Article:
I was pissed off about it.  Unusually for me, I’d not done anything dreadful and yet here I was, back on the city limits of Dumpsville, automatically making my way back to my metaphorical bedsit, with which I was most familiar.

I said, “Yeah?  Well you’d better go out with him then, hadn’t you?” and left, attempting with no success to impersonate dignity.

We saw each other out and about because Jane and her new boyfriend lived relatively near me and went to the same places.  We were alright with each other, no hoo-hahs.  She told me that she hadn’t expected me to say what I had when she’d told me about her now boyfriend.  She’d expected me to put up a bit of a fight and had been surprised when I hadn’t.  I shrugged.  Ne’er mind, eh?  She was a good kid: funny.  Not daft with it, either.  About some things.

She went out with this lad for a few months and then, without warning, turned up at Desmond Avenue looking bereft.  I half expected her to be looking for a shoulder to cry on due to her being ditched.  It turned out to be a bit worse than that.

She had been dumped, but she was also pregnant.

Nicola was one of those girls who’d had an abortion and was absolutely convinced that, as a result of it, she was now infertile.  I’d met a couple of girls who’d said the same thing and I wasn’t about to take any risks.  I know that, as a lad, I was supposed to hate condoms and all that.  I’d heard some interesting stories from girls I’d been out with about previous boyfriends who claimed they couldn’t get them on, claimed they hurt them, claimed they stopped them feeling anything, including love for them.  My schooldays had been blighted by constant fear of AIDS and, as a person who knew exactly what sort of an idiot I was, the prospect of getting someone pregnant and having to look after a baby when I couldn’t even look after myself was enormously unappealing, St Francis of Assisi or not.  Nicola had mentioned her supposed infertility to me and I’d decided that discretion was the better part of valour.  Jane’s mate evidently hadn’t and had deposited a baby in her belly.

Sat in my room, smoking fags and drinking tea, Nicola looked unhappy.  I asked her if she was going to keep it.  She said she didn’t know.  She kept going on about how she couldn’t believe she was pregnant after she’d convinced herself that she was barren, which I found irritating, but you know, I wasn’t going to start haranguing her now that particular horse had bolted.  I supposed she had enough on her plate.

She asked me what I thought she should do.  I told her I’d get rid, but as a bloke, maybe my opinion didn’t or shouldn’t count for very much.

I didn’t know what I was supposed to do.  I didn’t know why she was telling me and I asked her why she was.  She said it was because she didn’t feel she had anyone else to talk to, which surprised me.  I didn’t bring Jane up.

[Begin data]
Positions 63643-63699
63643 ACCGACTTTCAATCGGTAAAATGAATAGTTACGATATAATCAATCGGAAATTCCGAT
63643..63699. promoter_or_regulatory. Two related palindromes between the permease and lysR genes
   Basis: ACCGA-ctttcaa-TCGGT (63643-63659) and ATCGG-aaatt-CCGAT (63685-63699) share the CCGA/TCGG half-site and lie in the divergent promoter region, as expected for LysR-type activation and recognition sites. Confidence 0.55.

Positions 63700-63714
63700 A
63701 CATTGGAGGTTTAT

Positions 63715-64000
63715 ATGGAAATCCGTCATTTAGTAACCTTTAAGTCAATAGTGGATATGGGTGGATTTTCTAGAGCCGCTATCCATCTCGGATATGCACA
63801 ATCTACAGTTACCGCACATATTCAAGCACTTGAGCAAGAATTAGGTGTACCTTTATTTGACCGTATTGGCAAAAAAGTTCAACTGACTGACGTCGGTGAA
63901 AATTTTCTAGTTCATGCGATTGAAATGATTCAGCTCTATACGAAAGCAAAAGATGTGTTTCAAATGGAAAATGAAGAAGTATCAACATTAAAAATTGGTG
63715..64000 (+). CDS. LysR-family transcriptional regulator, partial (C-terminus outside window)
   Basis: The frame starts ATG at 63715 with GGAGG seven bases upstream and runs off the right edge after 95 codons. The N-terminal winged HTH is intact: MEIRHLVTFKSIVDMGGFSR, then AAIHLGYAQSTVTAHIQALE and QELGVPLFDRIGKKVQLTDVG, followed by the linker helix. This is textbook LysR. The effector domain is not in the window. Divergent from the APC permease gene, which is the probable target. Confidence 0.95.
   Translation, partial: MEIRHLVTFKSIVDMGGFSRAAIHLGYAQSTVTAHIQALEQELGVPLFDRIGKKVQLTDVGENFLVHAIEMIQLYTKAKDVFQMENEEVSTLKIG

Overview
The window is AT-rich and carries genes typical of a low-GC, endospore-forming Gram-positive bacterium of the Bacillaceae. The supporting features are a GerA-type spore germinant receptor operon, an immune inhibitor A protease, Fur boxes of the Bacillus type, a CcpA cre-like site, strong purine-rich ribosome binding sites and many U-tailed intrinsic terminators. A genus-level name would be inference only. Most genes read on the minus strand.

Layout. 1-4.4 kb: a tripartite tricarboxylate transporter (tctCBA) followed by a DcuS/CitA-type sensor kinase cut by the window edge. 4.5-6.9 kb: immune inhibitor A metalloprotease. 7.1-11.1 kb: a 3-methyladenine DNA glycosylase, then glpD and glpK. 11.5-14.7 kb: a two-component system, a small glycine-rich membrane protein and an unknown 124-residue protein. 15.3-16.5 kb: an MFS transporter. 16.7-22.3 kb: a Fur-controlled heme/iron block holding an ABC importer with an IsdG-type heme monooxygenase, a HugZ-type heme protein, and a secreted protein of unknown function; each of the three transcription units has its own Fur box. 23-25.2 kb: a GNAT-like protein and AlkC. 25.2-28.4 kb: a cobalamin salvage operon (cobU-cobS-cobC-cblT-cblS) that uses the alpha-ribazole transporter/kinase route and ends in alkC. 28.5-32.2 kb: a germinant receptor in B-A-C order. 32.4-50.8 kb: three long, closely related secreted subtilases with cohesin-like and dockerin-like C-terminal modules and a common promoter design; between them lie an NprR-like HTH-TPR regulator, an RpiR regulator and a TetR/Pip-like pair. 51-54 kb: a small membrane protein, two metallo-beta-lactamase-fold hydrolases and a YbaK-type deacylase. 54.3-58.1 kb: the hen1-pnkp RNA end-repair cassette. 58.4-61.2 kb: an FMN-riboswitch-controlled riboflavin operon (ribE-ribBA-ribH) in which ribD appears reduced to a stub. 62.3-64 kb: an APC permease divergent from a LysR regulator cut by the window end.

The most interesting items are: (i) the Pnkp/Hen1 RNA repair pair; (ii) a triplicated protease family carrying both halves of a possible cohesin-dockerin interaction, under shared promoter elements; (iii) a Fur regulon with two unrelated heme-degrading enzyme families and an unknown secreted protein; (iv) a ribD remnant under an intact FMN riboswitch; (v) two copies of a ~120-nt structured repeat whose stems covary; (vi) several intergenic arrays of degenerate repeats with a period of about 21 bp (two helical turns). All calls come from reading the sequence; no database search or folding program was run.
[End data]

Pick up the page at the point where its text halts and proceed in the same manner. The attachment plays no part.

I asked her what her new boyfriend thought about it.  He’d done one the instant she told him she was pregnant.  No interest or acceptance of responsibility at all.

I asked her what her mam and dad thought about it.  They were pleased.  Looking forward to their first grandchild.

She looked downhearted and sullen.  As she was still smoking, I thought that probably she would go for the termination.  To check, I asked if she fancied going to the pub, which she did.  At the pub, I asked her what she wanted and she went for orange juice, which told me the opposite story.  That, or she was worried about FAS, but not a having a smaller baby.

When the date came through for her first scan, I went with her because she didn’t want her parents there and she didn’t have anybody else.  I didn’t mind, but I did think that if she went through with the scan and saw the ultrasound pictures, she would almost certainly keep it.  I didn’t say that to her.

Once she saw the ultrasound images, she knew she couldn’t get rid of it and decided to keep it.  We weren’t going out, but she’d started coming round quite often.  I didn’t mind. I felt bad for her.

Her mum and dad told her that they were going to convert their loft so that she and the baby would have somewhere safe to live, with a degree of independence and a bit of help, too.  I was dubious.  From what I could gather, they were a bit flakey and I wondered if they’d actually do it.

One night, I’d gotten myself shitfaced on various and Nicola turned up.  I don’t know how else to say it, so I’ll just come out with it.  We shagged.  At least she wouldn’t be getting pregnant, eh?

Come the morning, waking up next to her, I didn’t know what to think.  Part of me knew I’d taken advantage: she was lonely and pregnant.  Part of me considered that perhaps we could make a go of it with her baby, but I wasn’t convinced, really and didn’t suggest it.  Another man’s baby?  To be honest, it wasn’t even that.  It was a bit, but not really.  I think what it mainly was, was fear.  Fear that I could run away from that she couldn’t.

Still, having reconnected – literally – we slipped back into having it off quite often and, more or less going out again.  It just sort of happened.  That sounds like bollocks and, let’s face it, it is a bit.  On the other hand, it pretty much did.  Just happen, I mean.  Nothing was ever said.  I thought maybe it would have been kinder – better – to have just turned her away when she’d first knocked on my door after finding herself with child, but I hadn’t, so no point worrying about that.

As time sped along and her due date crept closer, I had no idea what to do about any of it.  The rest of the house at Desmond Ave were all groovy and encouraging.  If we’d been hippies, probably we’d have all shared babysitting duties, but we weren’t.

One night, the phone rang.  She’d gone into labour and would I go with her to the hospital.  She didn’t want either of her parents there.  They’d not converted the loft.  Their house wasn’t big enough they told her.  She’d have to get herself a place.

I took a taxi to the maternity hospital and held her hand as she gave birth.

At some point during her labour, the midwife asked me if I thought the baby would look like me.  I told her I doubted it.  Nicola looked concerned.  The midwife asked why.  I told her the truth.  Nicola looked at the ceiling obliviously.